Bug report #16403
Map rendering via python not working correctly for raster layers (depending on blending mode)
|Affected QGIS version:||2.18.4||Regression?:||No|
|Operating System:||Windows||Easy fix?:||No|
|Pull Request or Patch supplied:||No||Resolution:||end of life|
|Crashes QGIS or corrupts data:||No||Copied to github as #:||24312|
When rendering a raster layer via python (using printPageAsRaster() or QPainter()) only a subpart of the layer is
correctly rendered if the raster layer blending mode is "burn" (also for "multiply" and maybe others. No issue for blending mode "normal").
Display in Qgis is correct. Save as raster image in map composer also gives correct result.
Was OK for all QGIS versions before 2.18.x (Win).
- Create new project
- Add new raster layer with attached file test_raster_image.tif (including test_raster_image.tifw)
- Use WGS84 (EPSG:32632)
- Set raster layer property->Style->blending mode to "burn"
- Open Qgis python console
- Execute the commands from attached python file export_image.txt to export the map as an .jpg image
- Check how the produced image.jpg looks compared to the Qgis display
- other methods of rendering in python show the same issue
- size of correctly rendered map area depends on rendering size/resolution (in python script supplied, use variable "dpi" to change this)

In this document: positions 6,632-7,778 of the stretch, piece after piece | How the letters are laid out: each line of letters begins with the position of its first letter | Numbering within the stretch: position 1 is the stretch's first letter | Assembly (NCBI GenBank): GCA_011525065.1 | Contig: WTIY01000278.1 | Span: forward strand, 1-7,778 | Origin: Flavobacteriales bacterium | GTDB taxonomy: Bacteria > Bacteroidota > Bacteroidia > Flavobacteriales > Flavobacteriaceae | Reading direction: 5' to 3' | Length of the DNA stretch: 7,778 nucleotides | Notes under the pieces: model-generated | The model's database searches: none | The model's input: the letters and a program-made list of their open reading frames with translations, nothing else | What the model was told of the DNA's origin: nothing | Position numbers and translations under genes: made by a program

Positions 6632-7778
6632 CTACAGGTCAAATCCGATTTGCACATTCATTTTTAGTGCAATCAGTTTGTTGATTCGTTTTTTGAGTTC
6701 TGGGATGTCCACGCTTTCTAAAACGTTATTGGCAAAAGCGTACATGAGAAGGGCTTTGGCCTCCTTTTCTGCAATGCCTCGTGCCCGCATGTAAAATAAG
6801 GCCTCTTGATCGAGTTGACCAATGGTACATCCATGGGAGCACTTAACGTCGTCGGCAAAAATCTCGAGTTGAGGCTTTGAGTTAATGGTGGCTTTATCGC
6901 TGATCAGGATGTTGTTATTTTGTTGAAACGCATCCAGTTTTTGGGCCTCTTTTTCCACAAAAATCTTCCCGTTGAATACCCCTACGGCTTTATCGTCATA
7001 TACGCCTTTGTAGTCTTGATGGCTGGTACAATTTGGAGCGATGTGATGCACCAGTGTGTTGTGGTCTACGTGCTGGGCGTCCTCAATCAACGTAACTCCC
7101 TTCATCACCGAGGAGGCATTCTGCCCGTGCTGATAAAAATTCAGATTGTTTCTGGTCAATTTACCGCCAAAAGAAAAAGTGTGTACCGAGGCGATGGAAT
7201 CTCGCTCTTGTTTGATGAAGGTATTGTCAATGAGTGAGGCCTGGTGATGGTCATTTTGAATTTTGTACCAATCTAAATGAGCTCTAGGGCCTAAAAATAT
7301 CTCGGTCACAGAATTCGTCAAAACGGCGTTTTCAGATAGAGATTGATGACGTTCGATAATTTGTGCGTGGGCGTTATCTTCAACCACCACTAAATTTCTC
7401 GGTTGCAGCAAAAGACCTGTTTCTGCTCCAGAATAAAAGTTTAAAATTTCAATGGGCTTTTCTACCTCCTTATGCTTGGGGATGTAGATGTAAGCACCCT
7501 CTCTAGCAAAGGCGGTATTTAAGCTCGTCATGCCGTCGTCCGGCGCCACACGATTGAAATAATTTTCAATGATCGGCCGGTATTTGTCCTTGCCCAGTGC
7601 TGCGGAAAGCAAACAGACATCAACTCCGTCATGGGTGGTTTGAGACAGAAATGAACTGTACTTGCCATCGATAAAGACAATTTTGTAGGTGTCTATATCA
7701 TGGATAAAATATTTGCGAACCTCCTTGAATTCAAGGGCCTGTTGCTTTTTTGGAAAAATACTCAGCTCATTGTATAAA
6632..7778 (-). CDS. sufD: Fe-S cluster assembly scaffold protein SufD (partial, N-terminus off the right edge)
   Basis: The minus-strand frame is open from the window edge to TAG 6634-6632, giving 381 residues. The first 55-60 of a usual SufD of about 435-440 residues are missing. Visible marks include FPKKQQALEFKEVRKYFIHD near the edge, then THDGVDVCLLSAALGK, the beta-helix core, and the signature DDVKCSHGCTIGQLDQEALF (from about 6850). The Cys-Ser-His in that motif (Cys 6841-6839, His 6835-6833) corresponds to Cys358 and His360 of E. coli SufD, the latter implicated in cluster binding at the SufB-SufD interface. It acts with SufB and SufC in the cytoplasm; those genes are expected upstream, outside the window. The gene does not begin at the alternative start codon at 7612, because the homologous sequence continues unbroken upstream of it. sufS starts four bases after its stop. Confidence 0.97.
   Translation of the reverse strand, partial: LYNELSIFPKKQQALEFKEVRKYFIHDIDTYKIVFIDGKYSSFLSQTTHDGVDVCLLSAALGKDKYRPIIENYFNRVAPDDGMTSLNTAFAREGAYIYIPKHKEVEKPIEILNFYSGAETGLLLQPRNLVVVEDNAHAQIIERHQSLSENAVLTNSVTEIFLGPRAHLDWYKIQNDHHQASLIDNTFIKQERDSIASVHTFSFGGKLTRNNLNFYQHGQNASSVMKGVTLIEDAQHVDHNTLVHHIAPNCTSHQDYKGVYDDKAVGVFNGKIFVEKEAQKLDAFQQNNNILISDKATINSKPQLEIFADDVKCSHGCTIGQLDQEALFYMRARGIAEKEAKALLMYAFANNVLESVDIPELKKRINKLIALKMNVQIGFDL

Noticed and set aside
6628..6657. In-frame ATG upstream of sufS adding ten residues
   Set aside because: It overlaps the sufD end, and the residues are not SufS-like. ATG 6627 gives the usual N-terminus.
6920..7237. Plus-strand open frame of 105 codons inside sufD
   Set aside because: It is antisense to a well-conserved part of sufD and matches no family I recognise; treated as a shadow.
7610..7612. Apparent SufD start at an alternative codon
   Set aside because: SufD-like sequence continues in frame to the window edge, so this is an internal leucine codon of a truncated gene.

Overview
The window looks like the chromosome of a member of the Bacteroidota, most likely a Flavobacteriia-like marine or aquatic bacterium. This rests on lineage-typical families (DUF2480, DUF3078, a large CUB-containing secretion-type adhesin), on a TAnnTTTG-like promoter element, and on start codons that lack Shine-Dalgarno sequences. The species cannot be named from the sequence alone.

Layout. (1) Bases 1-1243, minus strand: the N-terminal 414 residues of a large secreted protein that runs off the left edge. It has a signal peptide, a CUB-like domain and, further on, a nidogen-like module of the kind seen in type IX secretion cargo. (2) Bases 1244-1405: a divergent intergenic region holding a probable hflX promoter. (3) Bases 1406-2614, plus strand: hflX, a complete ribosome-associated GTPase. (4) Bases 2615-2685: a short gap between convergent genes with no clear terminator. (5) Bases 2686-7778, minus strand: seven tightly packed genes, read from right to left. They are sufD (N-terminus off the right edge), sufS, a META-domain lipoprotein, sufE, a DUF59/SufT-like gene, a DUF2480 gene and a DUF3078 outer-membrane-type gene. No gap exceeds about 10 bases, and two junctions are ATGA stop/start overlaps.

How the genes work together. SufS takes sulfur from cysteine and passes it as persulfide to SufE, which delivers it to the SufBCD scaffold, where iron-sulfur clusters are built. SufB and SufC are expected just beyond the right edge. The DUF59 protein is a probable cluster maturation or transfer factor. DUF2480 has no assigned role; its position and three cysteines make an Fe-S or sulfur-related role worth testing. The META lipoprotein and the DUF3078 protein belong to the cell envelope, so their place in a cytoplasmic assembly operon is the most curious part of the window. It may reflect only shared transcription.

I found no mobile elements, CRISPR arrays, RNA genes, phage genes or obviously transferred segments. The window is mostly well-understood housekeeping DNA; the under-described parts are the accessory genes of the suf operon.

#3 Updated by Giovanni Manghi almost 4 years ago
- Resolution set to end of life
- Status changed from Open to Closed
End of life notice: QGIS 2.18 LTR
QGIS 3.4 has recently become our new Long Term Release (LTR) version. This is a major step in our history – a long term release version based on the massive updates, library upgrades and improvements that we carried out in the course of the 2.x to 3x upgrade cycle.
We strongly encourage all users who are currently using QGIS 2.18 LTR as their preferred QGIS release to migrate to QGIS 3.4. This new LTR version will receive regular bugfixes for at least one year. It also includes hundreds of new functions, usability improvements, bugfixes, and other goodies. See the relevant changelogs for a good sampling of all the new features that have gone into version 3.4
Most plugins have been either migrated or incorporated into the core QGIS code base.
We strongly discourage the continued use of QGIS 2.18 LTR as it is now officially unsupported, which means we’ll not provide any bug fix releases for it.
You should also note that we intend to close all bug tickets referring to the now obsolete LTR version. Original reporters will receive a notification of the ticket closure and are encouraged to check whether the issue persists in the new LTR, in which case they should reopen the ticket.
If you would like to better understand the QGIS release roadmap, check out our roadmap page! It outlines the schedule for upcoming releases and will help you plan your deployment of QGIS into an operational environment.
The development of QGIS 3.4 LTR has been made possible by the work of hundreds of volunteers, by the investments of companies, professionals, and administrations, and by continuous donations and financial support from many of you. We sincerely thank you all and encourage you to collaborate and support the project even more, for the long term improvement and sustainability of the QGIS project.